# No valid coefficients for NegBin regression

I am doing multiple regression with some data (5 predictors, 1 response). Since the response is discrete and non-negative, I thought I would try Poisson regression. However, the data are significantly overdispersed (variance > mean), so I am now trying negative binomial regression.

I was able to fit the model with this code.

library(MASS)
model.nb <- glm.nb(Response ~ Pred1 + Pred2 + Pred3 + Pred4 + Pred5 - 1, data=d)


Now I would like to see if I can get a better fit by including interactions between the predictors. However, when I try to do so, I get the following error.

> model.nb.intr <- glm.nb(Response ~ Pred1 * Pred2 * Pred3 * Pred4 * Pred5 - 1, data=d)
Error: no valid set of coefficients has been found: please supply starting values


Any ideas what may be causing this?

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Before jumping to a model that includes all interactions, you can try adding only the 2-way interactions:

model.nb.intr <- glm.nb(Response ~ (Pred1 + Pred2 + Pred3 + Pred4 + Pred5)^2 - 1, data=d)

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slightly simpler would be: Response ~ .^2 -1, data = DF, but excellent point! – Gavin Simpson Dec 13 '10 at 18:00
Thanks for this suggestion! – Daniel Standage Dec 13 '10 at 20:45
Ok, ran the code based on this suggestion and now I have the error "Warning while fitting theta: alternation limit reached". What is the alternation limit and how do I address this? – Daniel Standage Dec 13 '10 at 20:55
As described on the ?glm.nb help page: "An alternating iteration process is used. For given theta the GLM is fitted using the same process as used by glm(). For fixed means the theta parameter is estimated using score and information iterations. The two are alternated until convergence of both." Your model does not converge (you reached the maximum of the theta iterations). You could try setting the trace parameter to see what's going on. Or you could use a different package - I believe VGAM might use a different algorithm. – Aniko Dec 13 '10 at 21:04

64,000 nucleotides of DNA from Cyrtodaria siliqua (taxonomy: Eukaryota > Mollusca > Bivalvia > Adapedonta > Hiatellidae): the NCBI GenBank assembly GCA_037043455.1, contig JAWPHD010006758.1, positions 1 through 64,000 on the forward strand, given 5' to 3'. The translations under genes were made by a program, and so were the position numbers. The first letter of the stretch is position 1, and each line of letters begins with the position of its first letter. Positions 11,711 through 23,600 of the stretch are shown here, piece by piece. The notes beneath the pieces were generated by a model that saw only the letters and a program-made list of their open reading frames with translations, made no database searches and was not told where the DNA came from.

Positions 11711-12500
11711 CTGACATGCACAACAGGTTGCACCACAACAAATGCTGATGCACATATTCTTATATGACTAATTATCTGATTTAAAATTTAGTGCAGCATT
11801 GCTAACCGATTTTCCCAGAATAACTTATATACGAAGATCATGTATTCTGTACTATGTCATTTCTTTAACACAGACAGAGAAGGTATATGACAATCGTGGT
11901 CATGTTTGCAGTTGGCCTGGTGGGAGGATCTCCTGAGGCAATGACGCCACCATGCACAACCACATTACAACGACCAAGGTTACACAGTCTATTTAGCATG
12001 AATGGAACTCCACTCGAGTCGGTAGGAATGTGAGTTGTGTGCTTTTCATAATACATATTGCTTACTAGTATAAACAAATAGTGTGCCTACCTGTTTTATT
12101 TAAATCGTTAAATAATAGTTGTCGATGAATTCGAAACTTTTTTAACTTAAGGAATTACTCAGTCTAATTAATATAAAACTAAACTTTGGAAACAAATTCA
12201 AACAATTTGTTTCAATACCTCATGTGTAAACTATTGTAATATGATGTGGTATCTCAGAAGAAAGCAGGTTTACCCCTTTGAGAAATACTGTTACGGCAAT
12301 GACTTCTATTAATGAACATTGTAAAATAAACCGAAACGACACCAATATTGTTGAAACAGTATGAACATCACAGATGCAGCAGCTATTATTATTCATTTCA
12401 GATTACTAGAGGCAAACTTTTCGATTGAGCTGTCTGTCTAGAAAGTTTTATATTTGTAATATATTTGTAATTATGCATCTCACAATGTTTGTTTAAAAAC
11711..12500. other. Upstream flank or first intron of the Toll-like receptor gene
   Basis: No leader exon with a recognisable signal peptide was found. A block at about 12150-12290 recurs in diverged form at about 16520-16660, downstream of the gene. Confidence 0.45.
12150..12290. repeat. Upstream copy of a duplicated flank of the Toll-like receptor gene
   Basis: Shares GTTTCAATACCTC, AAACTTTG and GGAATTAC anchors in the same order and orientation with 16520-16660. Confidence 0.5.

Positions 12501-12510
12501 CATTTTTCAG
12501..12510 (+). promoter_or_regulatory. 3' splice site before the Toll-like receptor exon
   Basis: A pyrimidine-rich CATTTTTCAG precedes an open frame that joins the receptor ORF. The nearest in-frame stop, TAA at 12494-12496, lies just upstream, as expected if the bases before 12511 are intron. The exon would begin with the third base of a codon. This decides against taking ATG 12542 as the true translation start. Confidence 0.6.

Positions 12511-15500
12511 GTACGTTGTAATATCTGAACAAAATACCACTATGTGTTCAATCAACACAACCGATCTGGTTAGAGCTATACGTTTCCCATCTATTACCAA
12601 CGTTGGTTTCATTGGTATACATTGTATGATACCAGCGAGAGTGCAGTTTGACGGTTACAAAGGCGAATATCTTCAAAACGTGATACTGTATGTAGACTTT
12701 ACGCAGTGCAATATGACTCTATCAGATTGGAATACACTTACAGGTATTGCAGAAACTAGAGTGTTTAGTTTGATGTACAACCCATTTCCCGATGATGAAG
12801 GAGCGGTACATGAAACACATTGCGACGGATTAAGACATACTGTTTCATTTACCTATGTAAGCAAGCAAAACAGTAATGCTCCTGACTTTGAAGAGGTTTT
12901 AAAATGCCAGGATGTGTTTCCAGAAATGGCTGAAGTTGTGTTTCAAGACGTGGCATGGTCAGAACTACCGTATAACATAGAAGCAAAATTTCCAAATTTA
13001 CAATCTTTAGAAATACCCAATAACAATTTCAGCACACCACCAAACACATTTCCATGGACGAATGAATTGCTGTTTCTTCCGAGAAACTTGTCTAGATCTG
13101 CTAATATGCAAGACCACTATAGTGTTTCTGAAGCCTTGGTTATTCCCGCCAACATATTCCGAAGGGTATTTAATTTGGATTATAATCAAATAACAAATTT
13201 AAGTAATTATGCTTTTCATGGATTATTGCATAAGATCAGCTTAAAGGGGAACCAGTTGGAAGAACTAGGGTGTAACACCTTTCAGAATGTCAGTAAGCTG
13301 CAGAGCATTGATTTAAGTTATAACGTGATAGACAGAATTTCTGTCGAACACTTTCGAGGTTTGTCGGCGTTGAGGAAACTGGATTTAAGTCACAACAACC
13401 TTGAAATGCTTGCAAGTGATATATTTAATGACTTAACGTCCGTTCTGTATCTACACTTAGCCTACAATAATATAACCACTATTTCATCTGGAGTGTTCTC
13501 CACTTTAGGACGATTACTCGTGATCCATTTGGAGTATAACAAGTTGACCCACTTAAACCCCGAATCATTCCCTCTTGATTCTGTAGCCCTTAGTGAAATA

Your model is too complex for the computer to work out some reasonable starting values that do not lead to infinite deviance when doing the glm.fit iterations.

Have you got enough data to estimate all these interactions? Do you think it is plausible for all predictors to interact with each other? If not, think about which predictors might interact and include only those terms.

The error asks you to supply some starting values for it to work from. For this, you need to supply a vector of parameter values as argument start; from ?glm:

   start: starting values for the parameters in the linear predictor.


You need to supply 31 model parameters (I hope you have many 1000s of data points?) to start, in this order:

> colnames(model.matrix(Y ~ Pred1*Pred2*Pred3*Pred4*Pred5 -1, data = DF))
[1] "Pred1"                         "Pred2"
[3] "Pred3"                         "Pred4"
[5] "Pred5"                         "Pred1:Pred2"
[7] "Pred1:Pred3"                   "Pred2:Pred3"
[9] "Pred1:Pred4"                   "Pred2:Pred4"
[11] "Pred3:Pred4"                   "Pred1:Pred5"
[13] "Pred2:Pred5"                   "Pred3:Pred5"
[15] "Pred4:Pred5"                   "Pred1:Pred2:Pred3"
[17] "Pred1:Pred2:Pred4"             "Pred1:Pred3:Pred4"
[19] "Pred2:Pred3:Pred4"             "Pred1:Pred2:Pred5"
[21] "Pred1:Pred3:Pred5"             "Pred2:Pred3:Pred5"
[23] "Pred1:Pred4:Pred5"             "Pred2:Pred4:Pred5"
[25] "Pred3:Pred4:Pred5"             "Pred1:Pred2:Pred3:Pred4"
[27] "Pred1:Pred2:Pred3:Pred5"       "Pred1:Pred2:Pred4:Pred5"
[29] "Pred1:Pred3:Pred4:Pred5"       "Pred2:Pred3:Pred4:Pred5"
[31] "Pred1:Pred2:Pred3:Pred4:Pred5"


I would use the coefs from the first model to fill in the first 5 starting values and then what you do about the others is up to you. You could try starting them all off at 1 and see if that will get the model to fit?

You might also benefit from code in the pscl package which can fit hurdle and zero-inflated models to count data.

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 I've got plenty of data (almost 300k data points), but I am not convinced there are significant interactions between each predictor. I wanted to explore this possibility, but I guess I bit off more than I could chew. – Daniel Standage Dec 13 '10 at 17:39 @Daniel by all means then give it a go, but you will need to supply some starting points for the algorithm – Gavin Simpson Dec 13 '10 at 17:47

If you can't get satisfaction with R you can fit this model and more complicated ones with AD Model Builder which is free software available at http://admb-project.org. ADMB permits you to model the over dispersion in a variety of ways, rather than being confined to the GLM paradigm. I can advise you if you are interested.

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 Dave, wouldn't glmmADMB work for this problem (as a start)? – Ben Bolker Dec 14 '10 at 22:42 It might require some tweaking. glmmADMB is intended to fit a Negative Binomial mixed model. It would be fairly simple to modify it for just a Negative Binomial regression. – dave fournier Dec 15 '10 at 14:16